201407xx Magdalen Portrait 1

According to Wikipedia, the defining characteristic of Chanson is that it focuses on the French language as both vehicle and instrument. In which case it is fair to say that young Strasbourg-based singer-songwriter, Magdalen, is most definitely a Chanteuse.

“En vers et contre tout” is her crowd-funded debut album. It’s an intriguing and multi-faceted work, weaving together as it does electro-pop and electronica, alongside indie, acoustic pop and hip-hop beats.

The album’s title “En vers et contre tout” is a play on the phrase “envers et contre tout” (“against all odds”) – translated into English it becomes “In verse and against all,” which is very apt as this is a challenging, confrontational – and quite adult – an album. Even iTunes here in the States has managed to plaster a ‘Parental Advisory Explicit Content’ sticker on the front.

Magdalen manages to expertly craft rhythms with challenging and forthright lyricism, tackling sexism head-on; “Demi-molle” and “Pas dans ma bouche” need no explanation.

But it’s not all about confrontation; “Faveur d’exception” is simply a beautiful love song. The chorus could quite easily segue in and out of “Ouvre ton cœur!” from Catherine Leduc’s outstanding “Rookie”, while the haunting acoustic number; “Supplique à larmes” explores the futility and all-consuming nature of desire.

En vers et contre tout” is a very personal album and one that has been crafted without compromise… It’s also an album of Chansons in the truest sense. The lyrics – paroles – and Magdalen’s distinctive and transfixing vocals are the focal point throughout this impressive collection of songs.

Catherine Leduc

2014-04-16-12-25-19-ARTS - Rencontre avecOriginally the female half of Canadian folk-pop duo Tricot Machine, “Rookie” is the debut solo album from Catherine Leduc, and despite the fact that Matthieu Beaumont – long-time partner and the other half of the Tricot Machine – helped produce, mix and play on a number of the keyboards, the sound is far removed from the frothy, bouncy – cute – piano-based pop that the duo were renowned. In it’s place is an incredibly dreamy, melancholic, atmospheric and ye, more mature, sound. Similar to Fanny Bloom (the voice behind La Patère Rose) and her own stunning 2012 solo “Apprentie Guerrière, “Rookie” sees Catherine Leduc blossom and deliver as assured an album as is likely to be released this year.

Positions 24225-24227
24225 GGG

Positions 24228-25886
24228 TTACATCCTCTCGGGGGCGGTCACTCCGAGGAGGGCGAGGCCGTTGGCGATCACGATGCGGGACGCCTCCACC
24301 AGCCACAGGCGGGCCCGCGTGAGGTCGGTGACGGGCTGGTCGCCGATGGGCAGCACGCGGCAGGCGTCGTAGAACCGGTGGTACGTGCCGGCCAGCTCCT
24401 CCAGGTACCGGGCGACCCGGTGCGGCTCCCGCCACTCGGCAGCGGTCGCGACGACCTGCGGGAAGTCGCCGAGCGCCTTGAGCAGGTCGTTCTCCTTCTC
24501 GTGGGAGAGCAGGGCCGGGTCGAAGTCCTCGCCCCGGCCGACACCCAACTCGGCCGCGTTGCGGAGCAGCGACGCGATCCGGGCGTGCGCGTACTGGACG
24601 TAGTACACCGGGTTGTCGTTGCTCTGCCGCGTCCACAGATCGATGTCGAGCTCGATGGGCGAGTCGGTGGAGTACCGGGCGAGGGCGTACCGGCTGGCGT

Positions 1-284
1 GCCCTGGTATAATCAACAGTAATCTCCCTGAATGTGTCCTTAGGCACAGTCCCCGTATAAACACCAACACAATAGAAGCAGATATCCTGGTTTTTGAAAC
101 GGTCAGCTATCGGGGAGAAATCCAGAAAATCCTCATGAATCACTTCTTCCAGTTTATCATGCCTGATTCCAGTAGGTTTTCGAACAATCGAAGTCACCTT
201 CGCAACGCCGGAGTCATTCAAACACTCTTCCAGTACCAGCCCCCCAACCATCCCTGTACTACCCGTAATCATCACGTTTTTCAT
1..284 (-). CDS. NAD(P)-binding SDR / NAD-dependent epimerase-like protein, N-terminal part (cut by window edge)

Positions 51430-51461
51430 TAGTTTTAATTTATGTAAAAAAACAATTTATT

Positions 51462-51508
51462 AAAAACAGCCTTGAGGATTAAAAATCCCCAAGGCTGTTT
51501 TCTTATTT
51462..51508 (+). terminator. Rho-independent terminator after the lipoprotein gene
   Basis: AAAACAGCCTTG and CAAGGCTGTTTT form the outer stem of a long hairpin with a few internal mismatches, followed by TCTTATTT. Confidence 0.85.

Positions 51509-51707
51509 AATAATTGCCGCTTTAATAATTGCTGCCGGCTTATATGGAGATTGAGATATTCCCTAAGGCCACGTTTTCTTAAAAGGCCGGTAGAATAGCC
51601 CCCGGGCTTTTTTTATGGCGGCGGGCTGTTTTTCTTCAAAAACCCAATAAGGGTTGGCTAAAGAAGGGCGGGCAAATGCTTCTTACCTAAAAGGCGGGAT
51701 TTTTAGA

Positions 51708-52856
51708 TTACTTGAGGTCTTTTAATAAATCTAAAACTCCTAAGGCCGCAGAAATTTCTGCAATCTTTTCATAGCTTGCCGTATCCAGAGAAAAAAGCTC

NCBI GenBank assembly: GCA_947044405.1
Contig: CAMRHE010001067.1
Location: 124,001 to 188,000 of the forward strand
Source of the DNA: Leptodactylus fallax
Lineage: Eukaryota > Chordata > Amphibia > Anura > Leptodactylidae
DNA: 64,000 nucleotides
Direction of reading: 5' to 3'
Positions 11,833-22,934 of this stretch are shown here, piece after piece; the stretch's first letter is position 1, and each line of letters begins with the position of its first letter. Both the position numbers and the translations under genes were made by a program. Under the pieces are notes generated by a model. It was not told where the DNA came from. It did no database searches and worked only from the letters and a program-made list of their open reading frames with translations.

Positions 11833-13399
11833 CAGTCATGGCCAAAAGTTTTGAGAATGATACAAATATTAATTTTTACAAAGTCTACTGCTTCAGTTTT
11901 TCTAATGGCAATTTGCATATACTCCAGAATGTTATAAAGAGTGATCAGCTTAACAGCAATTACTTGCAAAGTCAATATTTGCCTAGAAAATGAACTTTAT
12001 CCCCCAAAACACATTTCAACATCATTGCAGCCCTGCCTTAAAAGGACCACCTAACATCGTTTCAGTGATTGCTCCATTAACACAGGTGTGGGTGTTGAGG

“Rookie” may seem a strange title for an album from an artist who in one guise or another has been performing and recording for over a decade, but as Catherine has revealed in interviews in the French-Canadian press, this album really is about starting out afresh and (re)defining herself, musically.

The haunting introduction to “Les Vieu hiboux” – with polysynth owls swooping through the midnight forest – sets the melancholic theme that is developed through the ten peerless songs featured here, all aided by the added tinge of fragility that Catherine’s vocals deliver. This feeling of melancholy is further driven home on the sublime “Vendredi Saint.” It’s an absolutely beautiful song – the construction – building from a solo acoustic guitar accompanying incredibly resonant lyrics that would surely melt the iciest of hearts – is as powerful as it is simply executed.

“Pee-Wee BB” sees Catherine explore through junior (ice) hockey, themes of inferiority and overcoming adversity – themes which again are woven through the album; while “Polatouche” adds glockenspiel with overdubbed vocals and the most angelic of choruses to a perfectly paced song.

It’s hard to pick out a stand-out track on an album of such high quality – the absence of a review of all the album’ songs is primarily one of brevity – but “Il faut se lever le matin”, with deep plucked bass chord, and the album’s closing number “Ouvre ton coeur!” with it’s soaring – imploring – chorus and uptempo hook are the songs that I keep returning to… And the ones that makes me yearn for more…

“Rookie” is one of this year’s outstanding albums – irrespective of language. Should further recommendation be required, it has, in my humble opinion, the same wow (as in “Wow! WTF was that?”) factor as Forêt’s astonishing debut from last year.

This album is year-list material…